Maj. Patrick Kerr ('90) with Task Force Lightning
By Katie O'Dowd (’07)
Maj. Patrick Kerr ('90) [center] and his team bring democracy to the Afghani airwaves.
Having grown up the son of a U.S. Air Force service member, it was only natural that Maj. Patrick L. Kerr ('90) would follow in his father's footsteps.
Kerr recently served a tour in Bagram Air Field, Afghanistan, as a part of Combined/Joint Task Force 76 for Operation Enduring Freedom VI.
He is the operations officer and executive officer for Task Force Lightning based out of Mannheim, Germany, a position that Kerr describes as "very demanding, but extremely rewarding."
Kerr's task force was responsible for a number of projects throughout Afghanistan. "I assisted with the process of ending terror for the people of Afghanistan," he says. "Our unit conducted regular humanitarian assistance visits in Bagram area villages, bringing the villagers clothes, shoes and school supplies. The Afghan children want to touch and speak with you."
In addition to humanitarian efforts, Kerr's unit provided 24/7 communications support to U.S. Joint Forces in Afghanistan and helped train Army soldiers, Navy sailors and Air Force members on communications technology. They provided support to the Joint Election Management Board during the September 2005 national election process and deployed a communications team to Pakistan to assist with earthquake recovery. His unit also installed, operated and maintained "mobile tactical FM radio teams" that spread election and civic information to the public.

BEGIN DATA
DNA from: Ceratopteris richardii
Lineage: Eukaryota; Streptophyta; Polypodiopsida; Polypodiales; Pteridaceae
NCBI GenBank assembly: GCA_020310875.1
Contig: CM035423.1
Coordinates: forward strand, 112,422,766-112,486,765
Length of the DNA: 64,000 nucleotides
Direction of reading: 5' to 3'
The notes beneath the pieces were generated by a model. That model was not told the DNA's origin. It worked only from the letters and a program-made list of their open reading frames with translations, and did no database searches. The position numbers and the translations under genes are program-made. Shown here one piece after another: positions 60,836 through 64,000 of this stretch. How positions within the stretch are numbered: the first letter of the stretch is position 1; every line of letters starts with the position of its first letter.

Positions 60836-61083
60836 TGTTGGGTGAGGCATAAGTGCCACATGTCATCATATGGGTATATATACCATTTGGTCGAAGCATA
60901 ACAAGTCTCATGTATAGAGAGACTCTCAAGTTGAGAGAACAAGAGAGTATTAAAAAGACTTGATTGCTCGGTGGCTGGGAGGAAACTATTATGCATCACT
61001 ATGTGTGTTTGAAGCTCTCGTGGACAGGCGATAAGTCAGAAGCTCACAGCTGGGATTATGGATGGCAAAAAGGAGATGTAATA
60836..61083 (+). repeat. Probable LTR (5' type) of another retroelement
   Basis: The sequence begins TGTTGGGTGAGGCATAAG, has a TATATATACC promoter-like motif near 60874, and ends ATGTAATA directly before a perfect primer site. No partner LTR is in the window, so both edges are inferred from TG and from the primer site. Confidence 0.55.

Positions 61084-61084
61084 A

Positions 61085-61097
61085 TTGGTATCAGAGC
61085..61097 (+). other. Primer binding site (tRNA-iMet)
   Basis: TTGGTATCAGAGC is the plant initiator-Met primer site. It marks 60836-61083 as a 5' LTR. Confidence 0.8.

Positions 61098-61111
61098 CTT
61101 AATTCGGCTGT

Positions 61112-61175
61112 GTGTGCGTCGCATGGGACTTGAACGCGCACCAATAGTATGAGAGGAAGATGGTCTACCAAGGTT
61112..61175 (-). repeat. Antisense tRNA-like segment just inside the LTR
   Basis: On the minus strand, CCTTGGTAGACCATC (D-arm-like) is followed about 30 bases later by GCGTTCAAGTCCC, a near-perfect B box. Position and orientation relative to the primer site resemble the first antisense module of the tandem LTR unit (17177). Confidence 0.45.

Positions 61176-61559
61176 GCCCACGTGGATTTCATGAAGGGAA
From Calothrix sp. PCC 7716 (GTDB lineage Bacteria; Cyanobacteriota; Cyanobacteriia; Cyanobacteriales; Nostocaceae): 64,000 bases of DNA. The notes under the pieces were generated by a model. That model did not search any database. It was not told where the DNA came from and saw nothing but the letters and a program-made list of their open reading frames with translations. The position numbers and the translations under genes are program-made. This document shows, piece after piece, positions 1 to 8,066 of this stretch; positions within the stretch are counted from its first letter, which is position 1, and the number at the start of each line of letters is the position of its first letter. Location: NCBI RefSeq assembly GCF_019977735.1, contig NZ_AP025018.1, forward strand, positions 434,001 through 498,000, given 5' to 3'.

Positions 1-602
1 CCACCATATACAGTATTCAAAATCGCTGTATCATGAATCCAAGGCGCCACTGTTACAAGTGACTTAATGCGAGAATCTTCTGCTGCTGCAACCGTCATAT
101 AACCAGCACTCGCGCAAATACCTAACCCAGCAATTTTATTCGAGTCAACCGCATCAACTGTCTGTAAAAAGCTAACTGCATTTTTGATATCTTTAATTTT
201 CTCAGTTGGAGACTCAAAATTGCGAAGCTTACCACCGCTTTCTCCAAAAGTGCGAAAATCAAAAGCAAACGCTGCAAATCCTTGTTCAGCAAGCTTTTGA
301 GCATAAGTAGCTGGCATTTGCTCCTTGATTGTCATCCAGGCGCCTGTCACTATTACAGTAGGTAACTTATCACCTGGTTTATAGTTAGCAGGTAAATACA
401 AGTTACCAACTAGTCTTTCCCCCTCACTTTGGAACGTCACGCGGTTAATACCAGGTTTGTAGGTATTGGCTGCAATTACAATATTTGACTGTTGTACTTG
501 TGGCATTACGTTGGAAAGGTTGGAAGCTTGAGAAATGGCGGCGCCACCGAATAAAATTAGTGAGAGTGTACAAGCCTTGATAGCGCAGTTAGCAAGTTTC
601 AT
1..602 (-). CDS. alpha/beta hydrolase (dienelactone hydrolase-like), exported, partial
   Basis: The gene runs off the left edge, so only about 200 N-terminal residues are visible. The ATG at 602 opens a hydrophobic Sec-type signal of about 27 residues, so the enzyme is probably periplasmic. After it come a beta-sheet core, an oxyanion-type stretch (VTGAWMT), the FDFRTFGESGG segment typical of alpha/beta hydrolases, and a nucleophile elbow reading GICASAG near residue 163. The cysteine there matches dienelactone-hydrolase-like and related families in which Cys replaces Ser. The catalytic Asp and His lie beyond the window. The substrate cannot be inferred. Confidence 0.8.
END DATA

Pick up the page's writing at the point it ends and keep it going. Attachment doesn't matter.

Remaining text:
"Because of our teams, the people of Afghanistan have been able to hear the democratic and economic progress that has been made nationwide," Kerr adds.
Kerr has been deployed to Somalia, Kuwait and Bosnia during his 15-year Army career. He has been stationed in Belgium and Germany, where his family currently lives. In the United States, Kerr has lived in Augusta, Ga., Colorado Springs, Colo., Leavenworth, Kan., and Washington, D.C.
The business administration major is also a JMU ROTC graduate. He earned a three-year ROTC scholarship and decided to stay with the Army even after he had completed his eight-year obligation.
Kerr says the hardest part about working in Afghanistan was being away from his wife, Wendy ('89) and their two children, 6-year-old Noelle and 4-year-old Peter. He says he looked forward to walking his children to school and sharing a glass of favorite German wine with his wife when he returned home.
After taking leave in Germany, Kerr and his wife hope to get the chance to fly to their next duty assignment and look for houses to buy or rent.
Kerr, who earned his MBA from Webster University in 2003, says he wants to become a deputy city manager for a small city or enter the golf business after the Army.